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Cosmin Ghită, CEO of Romanian utility Nuclearelectrica, says a final investment decision for the Cernavoda nuclear power plant expansion project is expected in 2024, with commissioning of unit 3 planned within the next 10 years. According to Agerpres, Ghită told a conference on 23 February that Nuclearelectrica will present a proposal to start the project at its next annual general meeting (AGM) of shareholders.

Date: Friday, 26 February 2021
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The E3 - France, Germany and the UK - has welcomed the prospect of a US and Iranian return to compliance with the Joint Comprehensive Plan of Action (JCPoA). The E3 foreign ministers and the US secretary of state held a virtual meeting yesterday to discuss Iran and other pressing issues. It was the second time in this format since Secretary Antony Blinken took office.

Date: Saturday, 20 February 2021
Original article:,-USA-reopen-door-to-diplomacy-with-Iran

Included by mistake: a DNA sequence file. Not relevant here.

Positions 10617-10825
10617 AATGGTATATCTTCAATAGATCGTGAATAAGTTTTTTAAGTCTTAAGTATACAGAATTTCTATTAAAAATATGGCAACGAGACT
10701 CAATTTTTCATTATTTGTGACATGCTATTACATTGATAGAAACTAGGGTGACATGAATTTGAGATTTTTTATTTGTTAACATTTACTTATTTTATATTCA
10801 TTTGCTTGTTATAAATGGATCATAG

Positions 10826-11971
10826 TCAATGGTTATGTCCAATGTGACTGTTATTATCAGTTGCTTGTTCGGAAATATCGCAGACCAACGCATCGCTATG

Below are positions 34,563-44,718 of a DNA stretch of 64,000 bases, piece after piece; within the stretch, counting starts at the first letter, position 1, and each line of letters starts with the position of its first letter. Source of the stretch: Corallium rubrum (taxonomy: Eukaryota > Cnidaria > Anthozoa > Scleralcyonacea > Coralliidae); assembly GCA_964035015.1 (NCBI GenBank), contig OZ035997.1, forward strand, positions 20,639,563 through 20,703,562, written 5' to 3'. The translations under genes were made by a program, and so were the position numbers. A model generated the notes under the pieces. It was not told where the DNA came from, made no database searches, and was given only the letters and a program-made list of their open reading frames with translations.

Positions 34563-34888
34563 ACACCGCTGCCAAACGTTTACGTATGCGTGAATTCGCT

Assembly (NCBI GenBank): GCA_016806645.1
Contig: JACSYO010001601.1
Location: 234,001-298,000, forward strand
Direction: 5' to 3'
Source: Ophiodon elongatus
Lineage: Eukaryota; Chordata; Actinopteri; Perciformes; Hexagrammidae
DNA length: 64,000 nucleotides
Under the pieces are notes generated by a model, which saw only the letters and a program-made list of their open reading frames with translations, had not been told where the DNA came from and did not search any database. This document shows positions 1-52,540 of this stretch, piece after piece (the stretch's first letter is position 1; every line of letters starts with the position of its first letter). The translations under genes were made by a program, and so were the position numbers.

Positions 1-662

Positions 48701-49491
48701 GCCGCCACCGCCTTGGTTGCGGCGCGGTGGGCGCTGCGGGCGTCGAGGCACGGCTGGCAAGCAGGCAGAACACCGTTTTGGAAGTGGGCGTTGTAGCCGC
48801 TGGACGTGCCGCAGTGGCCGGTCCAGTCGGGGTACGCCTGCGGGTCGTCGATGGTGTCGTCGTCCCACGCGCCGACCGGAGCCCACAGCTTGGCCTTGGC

Commission ‘non-committal’ on approach to taxonomy rules The Brussels-based nuclear industry group Foratom has expressed its concerns about the European Commission’s lack of clarity on the implementation of recommendations being prepared by the European Joint Research Centre (JRC) on nuclear energy’s role under the “do no significant harm” criteria of the EU’s sustainable finance taxonomy.

During a press briefing, Foratom said the results of the JRC report are expected in late February or early March.

However, the commission has decided that the report be evaluated by two more expert groups – its scientific committee on health, environment and emerging risks and a Euratom Article 31 radioprotection experts group whose role is harmonising standards for radiation protection in the EU. This is expected to happen at the latest three months after the conclusions of the JRC report, sometime in June 2021.

Foratom said the commission has been unclear in its approach to the implementation of the JRC report’s findings when it comes to their inclusion in the legally-binding rules – known as delegated acts – which will supplement the EU’s sustainable finance taxonomy on the technical screening criteria for each of its environmental objectives.

Date: Saturday, 13 February 2021